Healthy subjects with PFO served as controls (PFO+controls). We prospectively recruited subjects who visited a health promotion center and participated in the institutional heart and brain program (the Comprehensive Brain and Heart Health [CBHH] program) from January 2011 to July 2014. The CBHH is a program operated by an integrated team of specialized neurologists, neuroradiologists, neurosurgeons, and cardiologists, providing comprehensive evaluation and management for primary and secondary stroke prevention. The CBHH standard protocol includes brain magnetic resonance imaging (MRI), MR angiogram, 12-lead electrocardiography, and 2-dimensional transthoracic echocardiography. For CBHH participants who have no ischemic lesions in their brain images, no conventional sources of stroke (major intra- or extracranial arterial stenosis >50%) or other evident cardioembolic sources, and no stroke or transient ischemic attack, as confirmed in an interview with the stroke neurologist (O.Y.B.), transcranial Doppler (TCD) shunt tests were performed for the presence of right-to-left shunting. Subjects with positive TCD shunt tests were included as “PFO+controls”. A contrast echocardiogram was additionally conducted in 54 controls to measure septal movement. Among the PFO+controls, subjects were matched to individual PFO+ESUS cases based on gender and age. When more than 1 matched control was available, we selected 1 control at random. The Samsung Medical Center Institutional Review Board approved this study. All patients or patients’ guardians provided written informed consent.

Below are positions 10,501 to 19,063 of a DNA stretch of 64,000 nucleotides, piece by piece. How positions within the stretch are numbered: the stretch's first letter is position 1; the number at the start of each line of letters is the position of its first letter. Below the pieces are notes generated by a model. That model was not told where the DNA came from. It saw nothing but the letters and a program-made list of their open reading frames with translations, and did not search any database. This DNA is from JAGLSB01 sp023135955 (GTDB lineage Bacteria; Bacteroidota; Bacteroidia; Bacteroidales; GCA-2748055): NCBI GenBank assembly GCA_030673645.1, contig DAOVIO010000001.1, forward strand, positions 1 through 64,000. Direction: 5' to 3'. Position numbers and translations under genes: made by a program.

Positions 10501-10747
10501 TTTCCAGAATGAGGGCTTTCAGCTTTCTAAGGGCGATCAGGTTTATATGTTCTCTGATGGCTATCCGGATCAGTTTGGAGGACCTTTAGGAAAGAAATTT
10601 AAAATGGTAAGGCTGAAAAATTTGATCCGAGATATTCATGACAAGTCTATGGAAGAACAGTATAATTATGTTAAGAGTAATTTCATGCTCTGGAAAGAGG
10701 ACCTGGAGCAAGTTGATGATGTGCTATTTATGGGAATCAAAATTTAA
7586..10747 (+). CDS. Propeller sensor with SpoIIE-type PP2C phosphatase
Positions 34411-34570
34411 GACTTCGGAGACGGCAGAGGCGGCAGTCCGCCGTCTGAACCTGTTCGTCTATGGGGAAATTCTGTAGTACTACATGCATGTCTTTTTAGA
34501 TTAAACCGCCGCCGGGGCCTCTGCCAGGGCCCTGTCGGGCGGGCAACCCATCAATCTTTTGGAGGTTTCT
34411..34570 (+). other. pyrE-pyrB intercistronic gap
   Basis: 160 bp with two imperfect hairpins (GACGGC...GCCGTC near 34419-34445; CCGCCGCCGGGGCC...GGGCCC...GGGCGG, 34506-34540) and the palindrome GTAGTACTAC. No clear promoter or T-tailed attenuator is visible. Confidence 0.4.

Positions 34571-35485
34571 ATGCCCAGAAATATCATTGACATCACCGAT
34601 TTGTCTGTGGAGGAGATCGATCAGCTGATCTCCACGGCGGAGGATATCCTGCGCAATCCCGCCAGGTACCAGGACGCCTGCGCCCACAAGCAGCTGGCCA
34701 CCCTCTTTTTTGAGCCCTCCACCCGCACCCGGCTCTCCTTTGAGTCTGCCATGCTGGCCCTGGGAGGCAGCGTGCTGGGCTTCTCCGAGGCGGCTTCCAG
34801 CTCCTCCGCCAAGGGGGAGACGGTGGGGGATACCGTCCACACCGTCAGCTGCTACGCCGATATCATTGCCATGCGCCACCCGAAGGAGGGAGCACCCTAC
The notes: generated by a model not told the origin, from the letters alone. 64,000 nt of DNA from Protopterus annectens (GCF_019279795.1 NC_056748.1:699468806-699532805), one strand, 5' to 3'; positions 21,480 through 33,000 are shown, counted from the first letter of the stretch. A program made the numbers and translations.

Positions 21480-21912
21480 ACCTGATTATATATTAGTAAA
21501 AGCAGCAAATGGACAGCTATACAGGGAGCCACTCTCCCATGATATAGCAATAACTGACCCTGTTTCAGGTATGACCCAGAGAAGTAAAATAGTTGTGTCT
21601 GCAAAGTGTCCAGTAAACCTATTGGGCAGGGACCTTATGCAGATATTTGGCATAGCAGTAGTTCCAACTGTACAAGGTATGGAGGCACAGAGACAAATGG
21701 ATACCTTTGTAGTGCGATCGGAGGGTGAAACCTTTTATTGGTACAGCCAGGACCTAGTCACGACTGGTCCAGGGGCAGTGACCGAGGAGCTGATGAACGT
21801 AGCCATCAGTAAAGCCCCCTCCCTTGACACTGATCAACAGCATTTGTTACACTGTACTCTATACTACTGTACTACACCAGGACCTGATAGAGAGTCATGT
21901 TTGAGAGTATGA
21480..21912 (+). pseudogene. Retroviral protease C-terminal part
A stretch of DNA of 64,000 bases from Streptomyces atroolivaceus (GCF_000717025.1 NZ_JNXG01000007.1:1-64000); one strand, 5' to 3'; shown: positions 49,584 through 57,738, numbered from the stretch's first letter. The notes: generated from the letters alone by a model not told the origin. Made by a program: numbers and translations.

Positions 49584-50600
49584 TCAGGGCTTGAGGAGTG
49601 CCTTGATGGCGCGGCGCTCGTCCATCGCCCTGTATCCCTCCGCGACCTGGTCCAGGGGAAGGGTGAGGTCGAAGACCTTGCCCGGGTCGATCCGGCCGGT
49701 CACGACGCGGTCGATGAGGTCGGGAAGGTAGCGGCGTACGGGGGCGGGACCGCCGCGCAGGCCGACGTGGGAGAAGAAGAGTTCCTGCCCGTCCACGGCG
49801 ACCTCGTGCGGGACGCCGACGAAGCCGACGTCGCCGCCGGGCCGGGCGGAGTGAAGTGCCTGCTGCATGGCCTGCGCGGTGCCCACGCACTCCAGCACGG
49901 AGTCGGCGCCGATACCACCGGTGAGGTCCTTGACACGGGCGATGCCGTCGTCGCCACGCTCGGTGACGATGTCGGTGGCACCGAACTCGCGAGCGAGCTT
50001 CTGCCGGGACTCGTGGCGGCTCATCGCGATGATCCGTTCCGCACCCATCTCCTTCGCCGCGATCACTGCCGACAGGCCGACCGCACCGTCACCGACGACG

Comprehensive evaluations for the detection of embolic sources were performed in the PFO+ESUS patients. All the included stroke patients underwent routine laboratory tests, 12-lead electrocardiography, 2-D transthoracic echocardiography, 24-hour Holter monitoring, and/or >72 hour telemonitoring, brain MRI, and MR angiography. For patients who underwent Holter monitoring, the number of atrial premature complexes (APCs) was counted. Hemostatic markers of prothrombotic tendency were measured in patients younger than 50 years to exclude coagulopathies. Contrast transesophageal echocardiography (TEE) was the preferred method for detecting right-to-left shunting. In cases in which TEE was difficult to perform, a TCD shunt test was performed.
RoPE [4] scores were determined in all patients. The location of ischemic lesions could not be assessed in PFO+controls, therefore we defined a modified RoPE score (excluding the cortical infarct) with a range of 0-9 to equally compare clinical risk scores between patients and controls.